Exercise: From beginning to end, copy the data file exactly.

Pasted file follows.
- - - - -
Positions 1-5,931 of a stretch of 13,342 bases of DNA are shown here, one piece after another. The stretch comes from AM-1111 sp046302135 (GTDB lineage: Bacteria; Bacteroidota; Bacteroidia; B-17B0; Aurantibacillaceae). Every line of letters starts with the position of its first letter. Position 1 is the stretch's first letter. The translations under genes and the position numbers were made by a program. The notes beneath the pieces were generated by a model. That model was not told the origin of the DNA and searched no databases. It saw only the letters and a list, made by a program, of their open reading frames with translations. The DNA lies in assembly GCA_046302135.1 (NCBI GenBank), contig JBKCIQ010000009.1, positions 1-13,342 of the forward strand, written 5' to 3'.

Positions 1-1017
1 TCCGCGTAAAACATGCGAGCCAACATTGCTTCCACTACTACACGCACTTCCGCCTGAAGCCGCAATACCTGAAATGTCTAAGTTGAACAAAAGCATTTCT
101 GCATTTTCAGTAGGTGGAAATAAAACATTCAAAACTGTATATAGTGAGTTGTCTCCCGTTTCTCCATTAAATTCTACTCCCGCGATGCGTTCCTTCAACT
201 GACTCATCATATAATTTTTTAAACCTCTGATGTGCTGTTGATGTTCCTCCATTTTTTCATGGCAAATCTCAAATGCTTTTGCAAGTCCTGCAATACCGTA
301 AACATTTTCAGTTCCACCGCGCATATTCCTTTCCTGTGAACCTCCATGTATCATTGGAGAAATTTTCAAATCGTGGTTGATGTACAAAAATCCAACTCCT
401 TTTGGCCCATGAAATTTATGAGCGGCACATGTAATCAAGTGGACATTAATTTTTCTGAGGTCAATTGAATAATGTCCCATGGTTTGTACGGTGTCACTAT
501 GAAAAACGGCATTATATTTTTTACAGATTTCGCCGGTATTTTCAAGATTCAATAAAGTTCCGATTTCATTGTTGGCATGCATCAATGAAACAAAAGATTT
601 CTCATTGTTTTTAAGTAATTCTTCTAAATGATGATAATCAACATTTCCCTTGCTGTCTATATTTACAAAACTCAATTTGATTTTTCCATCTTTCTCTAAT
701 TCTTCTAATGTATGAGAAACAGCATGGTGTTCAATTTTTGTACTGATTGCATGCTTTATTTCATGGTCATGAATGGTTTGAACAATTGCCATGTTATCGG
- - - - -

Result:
Positions 1-5,931 of a stretch of 13,342 bases of DNA are shown here, one piece after another. The stretch comes from AM-1111 sp046302135 (GTDB lineage: Bacteria; Bacteroidota; Bacteroidia; B-17B0; Aurantibacillaceae). Every line of letters starts with the position of its first letter. Position 1 is the stretch's first letter. The translations under genes and the position numbers were made by a program. The notes beneath the pieces were generated by a model. That model was not told the origin of the DNA and searched no databases. It saw only the letters and a list, made by a program, of their open reading frames with translations. The DNA lies in assembly GCA_046302135.1 (NCBI GenBank), contig JBKCIQ010000009.1, positions 1-13,342 of the forward strand, written 5' to 3'.

Positions 1-1017
1 TCCGCGTAAAACATGCGAGCCAACATTGCTTCCACTACTACACGCACTTCCGCCTGAAGCCGCAATACCTGAAATGTCTAAGTTGAACAAAAGCATTTCT
101 GCATTTTCAGTAGGTGGAAATAAAACATTCAAAACTGTATATAGTGAGTTGTCTCCCGTTTCTCCATTAAATTCTACTCCCGCGATGCGTTCCTTCAACT
201 GACTCATCATATAATTTTTTAAACCTCTGATGTGCTGTTGATGTTCCTCCATTTTTTCATGGCAAATCTCAAATGCTTTTGCAAGTCCTGCAATACCGTA
301 AACATTTTCAGTTCCACCGCGCATATTCCTTTCCTGTGAACCTCCATGTATCATTGGAGAAATTTTCAAATCGTGGTTGATGTACAAAAATCCAACTCCT
401 TTTGGCCCATGAAATTTATGAGCGGCACATGTAATCAAGTGGACATTAATTTTTCTGAGGTCAATTGAATAATGTCCCATGGTTTGTACGGTGTCACTAT
501 GAAAAACGGCATTATATTTTTTACAGATTTCGCCGGTATTTTCAAGATTCAATAAAGTTCCGATTTCATTGTTGGCATGCATCAATGAAACAAAAGATTT
601 CTCATTGTTTTTAAGTAATTCTTCTAAATGATGATAATCAACATTTCCCTTGCTGTCTATATTTACAAAACTCAATTTGATTTTTCCATCTTTCTCTAAT
701 TCTTCTAATGTATGAGAAACAGCATGGTGTTCAATTTTTGTACTGATTGCATGCTTTATTTCATGGTCATGAATGGTTTGAACAATTGCCATGTTATCGG